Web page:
Socialist Worker

London bus strike rattles bullying boss

by Raymie Kiernan
Issue No. 2518

“I have no respect for you. I have contempt for you” - Tower Transit boss Neil Smith (right) harangues strikers at Westbourne Park

“I have no respect for you. I have contempt for you” - Tower Transit boss Neil Smith (right) harangues strikers at Westbourne Park (Pic: Socialist Worker)


One of London’s top transport tycoons broke down in fury today, Friday, as over 1,000 of his workers walked out on strike.

Tower Transit is one of the bus firms contracted by Labour London mayor Sadiq Khan’s Transport for London (TfL). Boss Neil Smith laid down the gauntlet to strikers with an appearance—and a tirade of abuse—at the picket line at Westbourne Park bus garage.

He called drivers “bastards” and a Unite union rep “full of shit”.

The 24 hour strike hits Atlas Road depot and Westbourne Park garage in north west London and the Lea interchange depot in east London.

It involves over 1,000 drivers, engineers and controllers in Unite, and affects 28 bus routes. Another walkout on bank holiday Monday, affecting Notting Hill Carnival.

Unite said the dispute is over the imposition of roster changes “and a failure by an increasingly hard line management to commit to constructive industrial relations”.

That’s putting it mildly.

Smith was clearly trying to intimidate workers. He told the pickets, “Go on strike for a month and I will make no concessions.

"Do you know where I make my money? In Singapore, in Australia. I support employees who are loyal to me.”

He then claimed workers were only interested in “hurting the company”.

“You are hurting us every day,” one driver shouted back. “You sack the drivers, you cut our pay, you cut our schedules. You take money from every single driver and put it in your pocket.”

It’s true. This is how bus firms in London increase their profits. TfL pays them a set income and takes the revenue. So to turn a profit, companies must reduce costs.

Last year Tower Transit’s turnover was over £100 million, up 40 percent on the previous year.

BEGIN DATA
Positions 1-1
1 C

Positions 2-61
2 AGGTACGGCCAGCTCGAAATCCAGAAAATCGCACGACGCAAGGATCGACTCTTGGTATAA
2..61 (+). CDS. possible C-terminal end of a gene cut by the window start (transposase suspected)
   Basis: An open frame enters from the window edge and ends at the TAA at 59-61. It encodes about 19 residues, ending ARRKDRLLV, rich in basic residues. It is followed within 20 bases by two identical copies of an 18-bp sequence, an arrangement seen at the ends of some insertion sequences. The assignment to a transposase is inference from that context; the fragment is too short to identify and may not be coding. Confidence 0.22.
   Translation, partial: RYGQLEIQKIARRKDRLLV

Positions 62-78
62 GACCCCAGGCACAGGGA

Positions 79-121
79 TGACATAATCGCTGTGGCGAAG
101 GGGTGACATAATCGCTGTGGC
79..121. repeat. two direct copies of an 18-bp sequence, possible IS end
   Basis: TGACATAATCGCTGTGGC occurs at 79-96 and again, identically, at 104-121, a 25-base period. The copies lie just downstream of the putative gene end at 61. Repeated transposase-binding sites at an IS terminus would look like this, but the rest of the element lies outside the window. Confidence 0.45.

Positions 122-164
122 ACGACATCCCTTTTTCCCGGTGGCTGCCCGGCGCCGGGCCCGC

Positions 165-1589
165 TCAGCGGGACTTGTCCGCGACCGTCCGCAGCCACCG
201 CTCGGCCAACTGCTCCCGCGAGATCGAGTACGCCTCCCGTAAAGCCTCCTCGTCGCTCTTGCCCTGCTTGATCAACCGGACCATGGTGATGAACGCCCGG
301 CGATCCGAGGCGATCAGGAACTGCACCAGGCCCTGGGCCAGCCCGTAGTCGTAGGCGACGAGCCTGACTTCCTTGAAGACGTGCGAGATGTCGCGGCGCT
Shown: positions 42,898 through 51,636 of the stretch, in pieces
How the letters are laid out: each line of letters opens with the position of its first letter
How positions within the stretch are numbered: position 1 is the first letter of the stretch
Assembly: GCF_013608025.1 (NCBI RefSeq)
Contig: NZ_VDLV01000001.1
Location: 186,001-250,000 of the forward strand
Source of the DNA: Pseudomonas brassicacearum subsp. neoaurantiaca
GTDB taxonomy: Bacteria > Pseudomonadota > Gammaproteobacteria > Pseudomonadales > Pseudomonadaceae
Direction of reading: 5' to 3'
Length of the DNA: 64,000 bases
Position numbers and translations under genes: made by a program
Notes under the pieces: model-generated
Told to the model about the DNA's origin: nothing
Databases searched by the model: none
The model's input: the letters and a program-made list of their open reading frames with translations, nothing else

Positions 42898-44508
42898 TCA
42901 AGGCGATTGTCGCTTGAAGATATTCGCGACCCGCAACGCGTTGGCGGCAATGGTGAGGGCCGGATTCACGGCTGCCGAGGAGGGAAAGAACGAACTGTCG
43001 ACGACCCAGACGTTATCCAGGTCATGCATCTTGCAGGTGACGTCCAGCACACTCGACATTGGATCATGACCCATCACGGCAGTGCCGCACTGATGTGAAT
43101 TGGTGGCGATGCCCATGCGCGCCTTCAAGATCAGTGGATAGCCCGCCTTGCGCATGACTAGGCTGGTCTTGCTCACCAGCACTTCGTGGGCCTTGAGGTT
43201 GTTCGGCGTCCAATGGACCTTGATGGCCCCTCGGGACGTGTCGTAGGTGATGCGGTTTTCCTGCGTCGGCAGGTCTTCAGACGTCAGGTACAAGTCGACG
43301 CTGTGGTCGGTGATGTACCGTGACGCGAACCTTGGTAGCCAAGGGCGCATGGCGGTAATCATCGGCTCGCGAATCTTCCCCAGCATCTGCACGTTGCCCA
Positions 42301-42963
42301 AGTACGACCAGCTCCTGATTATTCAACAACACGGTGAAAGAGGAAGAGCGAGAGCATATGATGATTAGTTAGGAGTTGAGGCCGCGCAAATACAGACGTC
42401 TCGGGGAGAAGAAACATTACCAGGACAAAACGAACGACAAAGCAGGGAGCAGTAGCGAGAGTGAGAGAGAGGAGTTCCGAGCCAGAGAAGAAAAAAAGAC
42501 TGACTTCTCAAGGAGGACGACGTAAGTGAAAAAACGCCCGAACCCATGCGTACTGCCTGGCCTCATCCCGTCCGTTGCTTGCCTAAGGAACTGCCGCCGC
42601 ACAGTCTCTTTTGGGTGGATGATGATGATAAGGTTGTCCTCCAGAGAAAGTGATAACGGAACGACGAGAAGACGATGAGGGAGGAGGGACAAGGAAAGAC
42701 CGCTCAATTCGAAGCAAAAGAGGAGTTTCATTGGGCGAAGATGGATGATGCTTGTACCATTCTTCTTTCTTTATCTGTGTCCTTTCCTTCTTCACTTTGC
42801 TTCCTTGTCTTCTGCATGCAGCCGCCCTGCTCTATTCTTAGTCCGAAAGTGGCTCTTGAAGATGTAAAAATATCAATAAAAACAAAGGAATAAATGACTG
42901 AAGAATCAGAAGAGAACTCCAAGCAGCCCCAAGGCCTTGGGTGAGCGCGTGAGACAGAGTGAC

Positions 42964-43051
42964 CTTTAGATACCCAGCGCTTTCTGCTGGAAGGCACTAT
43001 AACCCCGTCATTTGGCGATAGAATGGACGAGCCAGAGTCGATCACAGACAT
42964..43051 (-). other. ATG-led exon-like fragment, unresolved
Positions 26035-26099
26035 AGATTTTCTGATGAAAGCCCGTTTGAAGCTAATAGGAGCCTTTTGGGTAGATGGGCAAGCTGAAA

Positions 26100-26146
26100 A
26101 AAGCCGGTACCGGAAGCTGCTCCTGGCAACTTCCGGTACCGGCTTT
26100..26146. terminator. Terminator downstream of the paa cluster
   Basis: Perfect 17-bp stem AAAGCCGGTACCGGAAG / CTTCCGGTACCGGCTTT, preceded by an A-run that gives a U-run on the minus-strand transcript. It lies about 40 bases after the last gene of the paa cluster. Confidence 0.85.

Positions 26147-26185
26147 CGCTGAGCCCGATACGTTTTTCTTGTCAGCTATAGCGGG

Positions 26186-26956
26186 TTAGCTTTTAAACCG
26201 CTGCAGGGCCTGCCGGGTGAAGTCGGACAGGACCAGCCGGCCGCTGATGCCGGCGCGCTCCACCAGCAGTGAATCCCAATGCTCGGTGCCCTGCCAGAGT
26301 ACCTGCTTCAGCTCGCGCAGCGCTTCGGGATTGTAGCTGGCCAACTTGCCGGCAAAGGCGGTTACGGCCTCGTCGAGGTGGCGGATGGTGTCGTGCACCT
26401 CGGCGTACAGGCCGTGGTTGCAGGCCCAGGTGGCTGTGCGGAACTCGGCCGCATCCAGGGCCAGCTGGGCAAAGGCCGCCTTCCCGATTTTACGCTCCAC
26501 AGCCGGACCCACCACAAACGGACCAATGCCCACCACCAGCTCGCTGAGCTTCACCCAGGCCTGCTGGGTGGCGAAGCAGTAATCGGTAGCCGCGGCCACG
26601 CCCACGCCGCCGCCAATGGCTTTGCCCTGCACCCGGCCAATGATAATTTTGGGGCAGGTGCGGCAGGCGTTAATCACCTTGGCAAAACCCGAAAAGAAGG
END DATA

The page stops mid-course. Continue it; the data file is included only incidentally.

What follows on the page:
Pickets at Lea interchange depot

Pickets at Lea interchange depot (Pic: Guy Smallman)


Yet Smith had the cheek to call a union rep a “thief”. He went on, “I have no respect for you. I have contempt for you.”

Contempt

Smith has plenty of contempt to go around, as an interview on Channel News Asia revealed last year.

“The problem” he apparently faced in London was “a very large immigrant workforce that you have to train”. That’s as opposed to the “highly educated workforce of people with high aspirations” in Singapore.

One driver told Socialist Worker, “You see what we’re up against. We’ve all got bills to pay, we’ve all got families but we’ve got to stand up to this.

“Many of us here have seen three takeovers but this is the worst it’s ever been. They don’t give a shit about us and don’t respect us in any way.”

The real reason Smith was at the picket line was, as one driver put it, “He’s feeling the pinch.” The strike is strong and picket lines were big.

“What he forgets is he actually works for TfL,” the driver said. “They will care about the service during the strike.”

He’s right. But it raises questions why the public transport body is handing cash to bullying managers.

“Sadiq Khan said he would support the bus drivers if we voted for him but we are still waiting. Why are we still working with different conditions and different pay?” asked one driver.

The workers at Tower Transit deserve the support of every trade unionist in London for their strike on Monday. Get down to your nearest picket line and show the bully boss they are not alone.


‘Show of strength’ on Weymouth mass picket

On the mass picket in Weymouth

On the mass picket in Weymouth (Pic: Tim Nicholls)


Over 50 bus drivers and their supporters in Weymouth held a mass picket last Friday.

It was a “show of strength”, as one striker put it, in their long-running dispute against First Group’s poverty pay.

The Unite union members are paid £8.80 an hour—70p less than First employees in Yeovil and nearly £2 less than drivers at rival firms in Bournemouth.

Delegations from Labour left group Momentum and the Unite community branch joined the picket. Weymouth motorists, many sounding their horns in solidarity, were treated to a rousing rendition of “There is power in the union”—led by musician Billy Bragg.

The union and bosses were looking to go into talks at government conciliation service.

But First bosses last week demanded calling off stikes as a precondition for talks. Unite rightly refused to be held to ransom.

Workers were set to strike again on Wednesday, Friday, Saturday and Sunday of this week.

Tim Nicholls


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